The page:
From John Dandridge
New Kent Court house May—12th 1786
About three weeks since, Mr Wm Holt of Williamsburg informed me that there were some Eastern shore beans lodged in my neighbourhood for him, & requested me to take them into my possession, & send you one half; which I now do in the bag connected with this letter—Mr Holt expected this would have been done long before this, but the Gent. with whom the beans were lodged has been from home until within a few days.1
You will be so good as to inform my Aunt, that her acquaintances & relations are all well, except my Grandmother who is at present tormented with the rheumatism;2 & present my Duty & affection—With sincere sentiments of respect & Esteem I am, Sir, yr Sert
1. GW wrote in his diary on 20 May that he had “received from [William] Holt [d. 1791] of Williamsburg through the hands of Mr. Dandridge, about 6 gills of the Eastern shore Peas” and had “planted 3 Rows in the inclosure below the Stables” (Diaries description begins Donald Jackson and Dorothy Twohig, eds. The Diaries of George Washington. 6 vols. Charlottesville, Va., 1976–79. description ends , 4:333). For a description of this Eastern Shore (or Magothy Bay) bean, see ibid., 333–34.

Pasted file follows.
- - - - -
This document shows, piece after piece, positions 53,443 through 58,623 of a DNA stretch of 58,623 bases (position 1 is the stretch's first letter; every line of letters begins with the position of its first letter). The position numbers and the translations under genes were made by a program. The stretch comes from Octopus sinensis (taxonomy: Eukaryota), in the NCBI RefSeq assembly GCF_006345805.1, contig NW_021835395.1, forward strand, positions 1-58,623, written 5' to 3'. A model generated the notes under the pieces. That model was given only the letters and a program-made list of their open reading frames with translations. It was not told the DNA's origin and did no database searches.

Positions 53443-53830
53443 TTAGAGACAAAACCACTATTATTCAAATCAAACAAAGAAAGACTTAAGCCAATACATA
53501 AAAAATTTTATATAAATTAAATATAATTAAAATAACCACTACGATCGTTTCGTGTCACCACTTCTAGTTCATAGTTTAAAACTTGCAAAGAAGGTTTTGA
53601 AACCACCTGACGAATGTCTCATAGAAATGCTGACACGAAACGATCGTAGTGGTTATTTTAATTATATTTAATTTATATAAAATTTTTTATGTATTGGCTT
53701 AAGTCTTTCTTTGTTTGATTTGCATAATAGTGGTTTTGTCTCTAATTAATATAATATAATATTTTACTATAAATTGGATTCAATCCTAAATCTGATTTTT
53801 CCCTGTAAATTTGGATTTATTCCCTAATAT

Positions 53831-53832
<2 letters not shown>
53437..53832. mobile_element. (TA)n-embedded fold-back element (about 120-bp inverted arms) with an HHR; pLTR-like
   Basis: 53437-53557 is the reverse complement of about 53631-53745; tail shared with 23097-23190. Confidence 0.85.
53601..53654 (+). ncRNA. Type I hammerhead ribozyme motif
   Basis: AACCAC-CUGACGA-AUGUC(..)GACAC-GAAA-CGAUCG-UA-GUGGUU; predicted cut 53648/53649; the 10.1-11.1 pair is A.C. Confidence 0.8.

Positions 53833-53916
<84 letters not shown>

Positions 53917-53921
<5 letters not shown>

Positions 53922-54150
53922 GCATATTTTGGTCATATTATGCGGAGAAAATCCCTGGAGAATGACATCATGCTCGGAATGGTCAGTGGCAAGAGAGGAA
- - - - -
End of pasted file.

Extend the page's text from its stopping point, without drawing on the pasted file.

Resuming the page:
2. John Dandridge’s paternal grandmother, Frances Jones Dandridge, died in 1785; his maternal grandmother was the widow of Julius King Burbidge of Pamocra in New Kent County. His mother and father, Bartholomew and Mary Burbidge Dandridge, were living at Pamocra when his father died in 1785. John Dandridge also was living at Pamocra at the time of his death in 1799.